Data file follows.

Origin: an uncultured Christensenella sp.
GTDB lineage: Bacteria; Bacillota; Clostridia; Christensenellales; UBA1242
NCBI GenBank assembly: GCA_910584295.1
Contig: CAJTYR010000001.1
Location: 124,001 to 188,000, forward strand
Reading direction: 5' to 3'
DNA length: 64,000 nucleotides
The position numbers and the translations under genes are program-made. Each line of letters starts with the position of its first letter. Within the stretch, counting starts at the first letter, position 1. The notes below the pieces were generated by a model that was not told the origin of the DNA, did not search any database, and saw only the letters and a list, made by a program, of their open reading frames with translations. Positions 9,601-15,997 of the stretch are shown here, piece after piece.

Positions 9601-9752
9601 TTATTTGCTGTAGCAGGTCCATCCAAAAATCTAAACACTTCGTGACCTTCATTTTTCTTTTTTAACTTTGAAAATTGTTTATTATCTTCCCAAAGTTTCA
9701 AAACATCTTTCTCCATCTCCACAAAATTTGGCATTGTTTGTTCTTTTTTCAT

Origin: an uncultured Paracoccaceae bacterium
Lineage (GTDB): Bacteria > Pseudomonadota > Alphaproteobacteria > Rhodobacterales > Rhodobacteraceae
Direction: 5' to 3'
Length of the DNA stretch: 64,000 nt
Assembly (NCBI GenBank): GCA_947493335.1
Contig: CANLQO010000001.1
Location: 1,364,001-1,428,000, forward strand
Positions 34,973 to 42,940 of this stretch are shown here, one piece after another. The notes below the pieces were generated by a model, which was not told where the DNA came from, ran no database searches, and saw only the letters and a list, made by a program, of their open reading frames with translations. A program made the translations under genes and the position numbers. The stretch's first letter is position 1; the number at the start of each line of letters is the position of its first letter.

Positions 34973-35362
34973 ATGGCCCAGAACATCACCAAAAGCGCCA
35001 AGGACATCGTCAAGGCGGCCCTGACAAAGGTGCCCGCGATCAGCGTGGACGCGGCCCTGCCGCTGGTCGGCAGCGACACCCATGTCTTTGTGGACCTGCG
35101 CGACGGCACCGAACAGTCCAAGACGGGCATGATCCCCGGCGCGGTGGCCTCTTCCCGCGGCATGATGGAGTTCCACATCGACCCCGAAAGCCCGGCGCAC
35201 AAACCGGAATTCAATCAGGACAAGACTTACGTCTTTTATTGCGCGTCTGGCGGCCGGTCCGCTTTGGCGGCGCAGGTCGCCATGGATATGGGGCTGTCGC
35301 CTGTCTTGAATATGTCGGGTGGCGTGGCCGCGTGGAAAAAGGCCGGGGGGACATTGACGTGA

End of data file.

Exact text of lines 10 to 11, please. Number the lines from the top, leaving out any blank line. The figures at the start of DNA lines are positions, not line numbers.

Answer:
9601 TTATTTGCTGTAGCAGGTCCATCCAAAAATCTAAACACTTCGTGACCTTCATTTTTCTTTTTTAACTTTGAAAATTGTTTATTATCTTCCCAAAGTTTCA
9701 AAACATCTTTCTCCATCTCCACAAAATTTGGCATTGTTTGTTCTTTTTTCAT